Wendy Rush

Weekdays 10:00am - 3:00pm

Water wasters…you might want to read this. It’s no secret we are in a major water crisis in Las Vegas. It shouldn’t be a surprise that we’ve gotten to the point of needing to fine water wasters in the city. And now those fines are getting more abundant and more expensive.

The LVRJ recently reported that three water jurisdictions in Las Vegas are amping up their game to catch offenders. Their employing more inspectors to do more investigations to hand out more fines. More than ever before in our city’s history, and for good reason. We’re running out of water. Fast.

Bronson Mack, spokesman for the Las Vegas Valley Water District, gave a statement to the Review Journal: “Las Vegas residents are much more attuned to the current Lake Mead water situation, and in our experience that’s very much related to media coverage of water issues over the past year”. The LVVWD covers about 70 percent of the water users in the city.

While some water fines start at just $40, they can get pretty high pretty fast. Repeat offenders might even find themselves with a $5000 fine. And each jurisdiction is fining abundantly more than they have in years past. Because the time to stop messing around when it comes to our water resource is long overdue.

Henderson, for example, fined a total of $59,040 in 2019, $93,500 in 2020 and $413,920 in 2021. And this year they’ve already reach over $480,000 just by July. (LVRJ) Henderson has four inspectors that look for offenders between 3:30am and 11pm every day.

The Las Vegas Valley Water District is the second jurisdiction. They have ten water investigators who work 24/7 to find offenders. Their fine totals are also increasing. 2019 resulted from $260,640, $560,320 in 2021 and $344,000 in the first half of 2022.

The third jurisdiction, North Las Vegas, are new this year to water waste fines. They have reported investigated 5 out of every of their 100 customers. They have six full team members dedicated to finding water wasters.

Don’t get fined! Remember to check your local jurisdiction to find out your watering clock for this time of year.

Wendy Rush, 96.3KKLZ Las Vegas

Follow us! FacebookTwitter and Instagram.

Carla Rea's Fun On Lake Mead

I’ve had so much fun at, and on Lake Mead over the years – as you can see in the pictures. But it’s scary what is happening to our lake.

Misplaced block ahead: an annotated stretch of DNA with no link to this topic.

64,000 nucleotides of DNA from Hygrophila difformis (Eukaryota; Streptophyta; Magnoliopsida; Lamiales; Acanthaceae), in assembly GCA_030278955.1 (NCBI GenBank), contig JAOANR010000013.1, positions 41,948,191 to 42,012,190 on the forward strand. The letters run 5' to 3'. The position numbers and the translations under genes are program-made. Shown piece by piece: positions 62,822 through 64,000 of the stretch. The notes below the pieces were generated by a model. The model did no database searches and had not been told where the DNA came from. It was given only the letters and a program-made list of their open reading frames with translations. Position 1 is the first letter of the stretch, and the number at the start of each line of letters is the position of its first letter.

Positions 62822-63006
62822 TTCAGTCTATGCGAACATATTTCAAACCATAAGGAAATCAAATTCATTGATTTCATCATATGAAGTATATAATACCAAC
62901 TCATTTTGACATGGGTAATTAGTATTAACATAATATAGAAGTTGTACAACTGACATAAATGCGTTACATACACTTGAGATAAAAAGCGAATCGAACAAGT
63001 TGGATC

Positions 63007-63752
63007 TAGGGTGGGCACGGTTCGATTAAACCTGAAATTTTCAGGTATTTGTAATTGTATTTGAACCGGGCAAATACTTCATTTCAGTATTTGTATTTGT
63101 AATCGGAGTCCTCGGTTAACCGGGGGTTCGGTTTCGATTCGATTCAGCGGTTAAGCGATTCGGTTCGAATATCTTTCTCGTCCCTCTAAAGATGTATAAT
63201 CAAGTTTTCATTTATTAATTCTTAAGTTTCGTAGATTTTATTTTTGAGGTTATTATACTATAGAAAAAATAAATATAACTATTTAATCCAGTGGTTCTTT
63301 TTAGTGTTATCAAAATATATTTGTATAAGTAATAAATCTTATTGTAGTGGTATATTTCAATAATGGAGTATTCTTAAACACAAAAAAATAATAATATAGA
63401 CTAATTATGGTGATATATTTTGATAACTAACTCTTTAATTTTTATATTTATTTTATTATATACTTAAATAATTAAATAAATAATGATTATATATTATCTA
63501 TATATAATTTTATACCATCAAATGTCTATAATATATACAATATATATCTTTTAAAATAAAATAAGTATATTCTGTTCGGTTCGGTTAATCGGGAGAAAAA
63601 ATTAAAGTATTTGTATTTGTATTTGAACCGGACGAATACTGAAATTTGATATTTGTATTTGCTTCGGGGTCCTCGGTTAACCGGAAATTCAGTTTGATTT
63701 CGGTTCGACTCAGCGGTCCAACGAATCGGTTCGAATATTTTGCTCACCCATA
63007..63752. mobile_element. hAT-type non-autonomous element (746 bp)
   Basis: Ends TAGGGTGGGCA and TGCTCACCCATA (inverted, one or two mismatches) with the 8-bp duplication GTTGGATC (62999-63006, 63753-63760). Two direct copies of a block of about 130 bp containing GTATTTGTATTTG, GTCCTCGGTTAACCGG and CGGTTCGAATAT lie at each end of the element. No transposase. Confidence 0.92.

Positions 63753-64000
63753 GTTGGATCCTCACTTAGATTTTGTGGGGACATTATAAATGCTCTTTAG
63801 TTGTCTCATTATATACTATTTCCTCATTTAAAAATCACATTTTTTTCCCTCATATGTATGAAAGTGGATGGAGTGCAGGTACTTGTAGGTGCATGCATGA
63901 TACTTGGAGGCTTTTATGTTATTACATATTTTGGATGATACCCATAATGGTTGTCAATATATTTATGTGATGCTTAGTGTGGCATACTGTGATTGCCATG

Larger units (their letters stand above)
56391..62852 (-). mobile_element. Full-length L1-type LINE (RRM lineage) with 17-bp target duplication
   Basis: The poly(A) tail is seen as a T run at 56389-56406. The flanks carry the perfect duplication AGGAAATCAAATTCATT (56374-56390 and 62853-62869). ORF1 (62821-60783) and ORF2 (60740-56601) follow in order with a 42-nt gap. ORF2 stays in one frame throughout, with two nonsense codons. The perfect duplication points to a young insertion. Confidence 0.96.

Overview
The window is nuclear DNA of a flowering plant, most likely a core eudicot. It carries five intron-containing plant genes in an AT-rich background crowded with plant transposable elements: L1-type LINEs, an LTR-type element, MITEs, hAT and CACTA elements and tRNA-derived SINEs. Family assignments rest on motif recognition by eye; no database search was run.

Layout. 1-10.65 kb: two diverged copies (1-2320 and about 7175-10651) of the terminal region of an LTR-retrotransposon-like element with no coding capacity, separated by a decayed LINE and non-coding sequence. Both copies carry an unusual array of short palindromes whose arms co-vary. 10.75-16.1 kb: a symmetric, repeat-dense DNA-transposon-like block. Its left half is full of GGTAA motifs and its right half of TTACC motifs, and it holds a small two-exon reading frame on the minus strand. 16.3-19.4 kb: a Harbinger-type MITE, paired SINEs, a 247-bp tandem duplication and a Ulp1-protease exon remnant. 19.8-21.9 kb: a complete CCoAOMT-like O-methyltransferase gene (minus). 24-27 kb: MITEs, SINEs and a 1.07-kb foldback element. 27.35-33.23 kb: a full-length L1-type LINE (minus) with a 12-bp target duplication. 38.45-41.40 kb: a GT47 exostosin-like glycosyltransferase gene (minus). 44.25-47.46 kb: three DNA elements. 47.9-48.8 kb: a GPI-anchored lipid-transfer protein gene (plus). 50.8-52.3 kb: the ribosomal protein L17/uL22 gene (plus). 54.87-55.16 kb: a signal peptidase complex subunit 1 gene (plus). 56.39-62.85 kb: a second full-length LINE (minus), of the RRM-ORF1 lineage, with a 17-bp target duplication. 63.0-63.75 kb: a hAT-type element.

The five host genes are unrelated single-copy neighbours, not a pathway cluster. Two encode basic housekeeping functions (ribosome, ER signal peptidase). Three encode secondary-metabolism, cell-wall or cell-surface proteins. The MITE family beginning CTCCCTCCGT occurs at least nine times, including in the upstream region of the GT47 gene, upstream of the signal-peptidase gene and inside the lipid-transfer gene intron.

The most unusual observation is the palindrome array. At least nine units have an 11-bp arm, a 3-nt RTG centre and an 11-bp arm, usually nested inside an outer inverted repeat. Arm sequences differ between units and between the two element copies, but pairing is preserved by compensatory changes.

As of last weekend, the depth of Lake Mead is about 1045 feet above sea level, it has lost another 6 feet of water in just one month, and is now at 29% capacity.

The six foot drop in just one month is a lot, but there are a lot of reasons beyond over usage: The Bureau of Reclamation has held back water from Lake Powell to allow power to be generated at the Glen Canyon Dam is one reason, the severe prolonged drought and evaporation are also taking a toll.

If the level continues to fall a water shortage will be declared for 2023. This would mean a reduction in the water allocated to us here in the Vegas valley. Last year we used 242,000 acre feet of water with an allocation of 300,000 acre feet. FYI: An acre foot of water is what two average households use per year.

I know firsthand how low the lake is. How? I had to pay for a prop on a boat rental because I got too close to a rock – that was about 50 feet from the shore!

Have fun on the lake, but be careful out there!

  • Lake Mead

    Lake Mead

    Easy to see how low the lake level has dropped, by the rings.

     

  • Lake Mead

    Lake Mead

    View of Lake Mead from the railroad tunnels.

  • Lake Mead

    Lake Mead

    Different areas of Lake Mead all have a different beauty

  • Lake Mead

    Lake Mead

    On Lake Mead on a beautiful chamber of commerce day!

  • Lake Mead

    Lake Mead

    As close as you can get to Hoover Dam in a boat.

  • Lake Mead

    Lake Mead

    Clouds over Lake Mead

  • Lake Mead

    Lake Mead

    Some days are even more beautiful than others on Lake Mead

  • Lake Mead

    Lake Mead

    I’ll drive the boat!

  • Lake Mead

    Lake Mead

    Admiral Rea at your service!

  • Lake Mead

    Lake Mead

    Time for a swim!